We were also created as, potentially, spiritual people, submitted to God through friendship with Him by accepting Jesus as Saviour and Lord. At this point we have the Holy Spirit’s gentle guidance available to us – if we listen. We have a diversity of gifts and life experiences – and passions. This is where our call as disciples of Jesus steps up to have its say.
I don’t believe in a divide between sacred and secular – God works through everyone and everything if we allow Him to. But we still have choices – whether to be swayed by all those opinions, and how much value we place on what other people think and our loyalties to them. That’s friendship with the world’s way.
Over and against that, is what God might be saying to us through His Spirit and His Word, which is flagged up for us in various ways. It might be a prophetic word, submitted for weighing by others, given in a church setting. Or it may be the two or three people who are hearing and then saying the same thing.
Which do we go with? Sometimes it takes courage to go with our conscience, to go against the crowd.
Free will and the kingdom of God
We have free will, and on many issues we may be entirely free to exercise that will. The Holy Spirit’s leading, informed by Scripture (He won’t ever go against His word) may not be too concerned to sway our choice of who wins a match or competition.
On kingdom issues, however, it is quite different. Heaven has clarity, and we are meant to have clarity, too. Frequently we settle for confusion. In heaven there is no question that Jesus is the Way, the Truth and the Life (John 14:6) – it’s the only way. For us, it is a question of choice. It is a matter of our intention. His Way might not be the way we would choose for our own comfort or fulfilment. What if it is unattractively narrow or seems too difficult? What if that more difficult way puts us in a minority, facing the peer pressure to go with our friends?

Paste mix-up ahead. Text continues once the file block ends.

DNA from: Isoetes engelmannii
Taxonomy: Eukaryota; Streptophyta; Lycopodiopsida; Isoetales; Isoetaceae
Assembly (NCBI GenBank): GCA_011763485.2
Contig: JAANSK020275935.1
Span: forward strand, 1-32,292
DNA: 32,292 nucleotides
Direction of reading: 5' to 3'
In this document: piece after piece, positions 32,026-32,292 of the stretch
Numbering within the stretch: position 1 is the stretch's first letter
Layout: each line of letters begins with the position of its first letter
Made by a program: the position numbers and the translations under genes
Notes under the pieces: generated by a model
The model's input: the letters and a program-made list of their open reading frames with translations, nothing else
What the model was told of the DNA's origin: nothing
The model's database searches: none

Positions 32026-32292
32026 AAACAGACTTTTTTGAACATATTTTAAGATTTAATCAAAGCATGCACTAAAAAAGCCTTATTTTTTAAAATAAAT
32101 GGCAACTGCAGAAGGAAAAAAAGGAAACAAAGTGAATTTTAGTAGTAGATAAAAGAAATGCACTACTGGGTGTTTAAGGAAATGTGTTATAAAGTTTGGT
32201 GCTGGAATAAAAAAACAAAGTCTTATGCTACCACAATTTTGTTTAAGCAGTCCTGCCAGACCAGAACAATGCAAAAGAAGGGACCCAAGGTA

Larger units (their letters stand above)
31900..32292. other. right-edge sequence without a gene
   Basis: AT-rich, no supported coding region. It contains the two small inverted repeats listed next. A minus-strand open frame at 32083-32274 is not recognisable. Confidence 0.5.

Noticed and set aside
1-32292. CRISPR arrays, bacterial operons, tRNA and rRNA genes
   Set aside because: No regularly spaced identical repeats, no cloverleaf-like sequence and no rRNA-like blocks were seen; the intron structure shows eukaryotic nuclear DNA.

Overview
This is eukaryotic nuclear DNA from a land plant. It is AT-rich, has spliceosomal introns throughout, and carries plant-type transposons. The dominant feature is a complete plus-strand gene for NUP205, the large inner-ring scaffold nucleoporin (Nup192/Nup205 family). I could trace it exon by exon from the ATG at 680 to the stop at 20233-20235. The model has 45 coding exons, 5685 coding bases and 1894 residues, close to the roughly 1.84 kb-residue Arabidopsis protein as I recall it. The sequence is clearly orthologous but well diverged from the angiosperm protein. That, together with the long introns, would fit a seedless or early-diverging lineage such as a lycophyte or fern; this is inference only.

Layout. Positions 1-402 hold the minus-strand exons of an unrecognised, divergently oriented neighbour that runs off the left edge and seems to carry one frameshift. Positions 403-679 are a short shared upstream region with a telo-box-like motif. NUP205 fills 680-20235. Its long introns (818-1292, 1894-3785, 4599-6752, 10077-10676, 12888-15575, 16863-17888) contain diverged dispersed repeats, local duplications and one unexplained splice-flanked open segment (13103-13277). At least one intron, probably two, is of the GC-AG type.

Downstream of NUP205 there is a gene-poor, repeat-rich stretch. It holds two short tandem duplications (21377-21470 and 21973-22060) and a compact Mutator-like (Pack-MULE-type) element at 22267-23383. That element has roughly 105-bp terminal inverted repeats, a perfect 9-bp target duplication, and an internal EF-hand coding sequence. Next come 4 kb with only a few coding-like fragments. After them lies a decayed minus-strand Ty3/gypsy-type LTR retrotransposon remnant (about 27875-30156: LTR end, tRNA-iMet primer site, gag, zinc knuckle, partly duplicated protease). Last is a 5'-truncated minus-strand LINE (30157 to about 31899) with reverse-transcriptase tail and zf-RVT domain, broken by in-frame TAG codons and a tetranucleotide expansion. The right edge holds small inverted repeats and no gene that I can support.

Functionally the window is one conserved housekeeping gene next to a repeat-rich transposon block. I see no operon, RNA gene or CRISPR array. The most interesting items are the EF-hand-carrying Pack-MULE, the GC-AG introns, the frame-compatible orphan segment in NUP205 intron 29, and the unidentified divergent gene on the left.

That sets out the problem, and also reveals the solution
Bottom line: God wants to grow us
The reason we so often face this dilemma is because God wants to grow us. He wants to grow us stronger in choosing for Him, more able to take a different path from the crowd – better at hearing Him and better at following Him.
We can’t lead anyone else until we can lead ourselves, and that comes from us first learning to follow!
DISCUSSION AND REFLECTION
- Bible study. Ephesians 5:2-3 Be completely humble and gentle; be patient, bearing with one another in love. Make every effort to keep [NASB “being diligent to preserve”] the unity of the Spirit through the bond of peace.
- There are two different instructions here. What are they? How are they linked?
- Why is Paul making this exhortation?
- How do we “make every effort”?
Why do we so often choose the ‘default’ path of least resistance, rather than the more narrow or difficult way? What simple discipline would improve our choices?
When the path seems to be disappearing, how do you know you are on the Way that’s a path of truth and life – the right path – and not taken wrong turning?